Slicing up meat and pounding vegetables before eating them provided early humans the push they needed to evolve into the species we are today, Harvard scientists have revealed. By looking at changes to diets two to three million years ago, researchers have found processing food before eating it allowed our ancestors to get more energy from food with less effort – a move that would lead to the development of larger brains, smaller faces and teeth and bigger bodies.

Published in the journal Nature, the team was looking at the paradox of how Homo erectus came to have smaller teeth, faces and guts, yet managed to get enough energy from food to feed their larger bodies and bigger brains – and all before cooking was invented 500,000 years ago.

The team looked at energy consumption and expenditure of these early humans by getting people to chew up raw meat and vegetables (like our ancestors would have), measuring how much effort was involved. Food was prepared in different ways, including raw, sliced, pounded and cooked. When they had chewed to the point of swallowing, the participants spat it out, so it could be analysed by the scientists.

"What we found was that humans cannot eat raw meat effectively with their low-crested teeth. When you give people raw goat, they chew and chew and chew, and most of the goat is still one big clump – it's like chewing gum," Daniel Lieberman, one of the study authors said.

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Meat is high energy, but it is very hard for us to chew without processing it. Taryn/Flickr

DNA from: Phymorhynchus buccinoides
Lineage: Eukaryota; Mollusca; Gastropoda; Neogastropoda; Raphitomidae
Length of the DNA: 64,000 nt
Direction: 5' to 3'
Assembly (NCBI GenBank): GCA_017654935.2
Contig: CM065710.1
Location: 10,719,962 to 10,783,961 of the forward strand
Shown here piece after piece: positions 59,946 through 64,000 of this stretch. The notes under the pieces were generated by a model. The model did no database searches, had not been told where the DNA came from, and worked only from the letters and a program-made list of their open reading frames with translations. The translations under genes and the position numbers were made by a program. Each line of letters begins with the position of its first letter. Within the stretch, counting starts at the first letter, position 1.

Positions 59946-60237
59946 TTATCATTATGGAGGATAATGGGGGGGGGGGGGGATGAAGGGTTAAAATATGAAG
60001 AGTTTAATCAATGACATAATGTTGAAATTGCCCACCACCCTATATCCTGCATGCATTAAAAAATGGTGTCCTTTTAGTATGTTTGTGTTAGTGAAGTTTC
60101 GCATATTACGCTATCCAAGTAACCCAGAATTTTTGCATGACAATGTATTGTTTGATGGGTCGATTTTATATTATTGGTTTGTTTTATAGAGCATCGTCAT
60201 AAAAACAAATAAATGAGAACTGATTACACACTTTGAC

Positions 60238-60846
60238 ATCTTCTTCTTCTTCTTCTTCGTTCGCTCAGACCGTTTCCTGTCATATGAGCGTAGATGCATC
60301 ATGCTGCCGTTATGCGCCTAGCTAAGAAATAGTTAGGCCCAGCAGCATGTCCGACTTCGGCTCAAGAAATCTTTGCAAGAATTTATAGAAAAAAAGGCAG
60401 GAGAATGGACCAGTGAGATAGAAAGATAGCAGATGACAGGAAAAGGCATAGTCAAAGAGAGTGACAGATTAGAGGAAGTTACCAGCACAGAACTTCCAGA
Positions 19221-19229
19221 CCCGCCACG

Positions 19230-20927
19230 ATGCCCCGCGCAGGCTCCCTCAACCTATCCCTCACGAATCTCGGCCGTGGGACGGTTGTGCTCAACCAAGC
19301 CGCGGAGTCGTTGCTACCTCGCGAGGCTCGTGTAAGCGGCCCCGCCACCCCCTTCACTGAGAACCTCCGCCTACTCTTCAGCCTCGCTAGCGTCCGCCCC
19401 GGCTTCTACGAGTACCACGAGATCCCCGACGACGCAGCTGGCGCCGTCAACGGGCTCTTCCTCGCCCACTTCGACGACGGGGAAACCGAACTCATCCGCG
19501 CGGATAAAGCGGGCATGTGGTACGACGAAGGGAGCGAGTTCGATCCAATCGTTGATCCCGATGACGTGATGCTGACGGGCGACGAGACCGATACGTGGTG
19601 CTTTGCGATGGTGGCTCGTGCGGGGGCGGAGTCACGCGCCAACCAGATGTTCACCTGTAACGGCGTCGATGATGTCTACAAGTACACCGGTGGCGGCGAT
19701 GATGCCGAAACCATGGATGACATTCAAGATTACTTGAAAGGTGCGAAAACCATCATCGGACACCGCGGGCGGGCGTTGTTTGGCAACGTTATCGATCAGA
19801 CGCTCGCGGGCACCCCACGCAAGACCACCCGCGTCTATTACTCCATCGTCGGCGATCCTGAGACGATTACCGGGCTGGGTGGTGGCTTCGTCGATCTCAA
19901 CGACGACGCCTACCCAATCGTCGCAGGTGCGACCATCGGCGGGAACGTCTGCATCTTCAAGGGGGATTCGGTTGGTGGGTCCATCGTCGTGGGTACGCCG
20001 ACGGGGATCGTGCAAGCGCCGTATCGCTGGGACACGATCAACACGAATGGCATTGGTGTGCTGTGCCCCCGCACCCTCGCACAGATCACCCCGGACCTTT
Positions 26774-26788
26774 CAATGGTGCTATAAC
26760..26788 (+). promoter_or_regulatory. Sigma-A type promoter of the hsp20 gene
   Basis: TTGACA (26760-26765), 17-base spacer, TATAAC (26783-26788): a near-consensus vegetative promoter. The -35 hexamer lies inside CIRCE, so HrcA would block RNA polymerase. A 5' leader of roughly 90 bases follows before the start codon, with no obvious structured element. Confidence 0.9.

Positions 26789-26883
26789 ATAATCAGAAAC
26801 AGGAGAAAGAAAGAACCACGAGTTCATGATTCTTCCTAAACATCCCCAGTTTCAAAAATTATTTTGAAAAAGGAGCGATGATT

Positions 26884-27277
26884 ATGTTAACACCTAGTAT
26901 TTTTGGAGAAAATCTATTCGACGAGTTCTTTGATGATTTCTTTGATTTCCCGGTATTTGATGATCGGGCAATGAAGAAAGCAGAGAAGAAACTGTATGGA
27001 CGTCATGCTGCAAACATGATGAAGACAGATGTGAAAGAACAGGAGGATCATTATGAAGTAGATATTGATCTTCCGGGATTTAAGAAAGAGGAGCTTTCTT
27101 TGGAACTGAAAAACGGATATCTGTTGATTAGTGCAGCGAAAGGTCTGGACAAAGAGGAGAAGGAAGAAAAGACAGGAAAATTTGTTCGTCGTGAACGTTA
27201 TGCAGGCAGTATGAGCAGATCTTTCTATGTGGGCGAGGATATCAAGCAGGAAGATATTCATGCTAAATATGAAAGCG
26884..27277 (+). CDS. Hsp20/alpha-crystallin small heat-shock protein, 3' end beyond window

They found that by slicing meat and pounding vegetables before eating it, the number of chews required was reduced by almost 20%. This saved early humans as much as 2.5 million chews per year.

Katie Zink, the first author on the study, said: "What we showed is that by processing food, especially meat, before eating it, humans not only decrease the effort needed to chew it, but also chew it much more effectively." By eating higher-quality food (meat) and spending less time chewing, early humans opened up the possibility of hunting and gathering, which would have a profound impact on mankind.

"With the origin of the genus Homo... we went from having snouts and big teeth and large chewing muscles to having smaller teeth, smaller chewing muscles and snout-less faces," Lieberman said. "Those changes, and others, allowed for selection for speech and other shifts in the head, like bigger brains. Underlying that, to some extent, is the simplest technology of all: slicing meat into smaller pieces, and pounding vegetables before you chew them."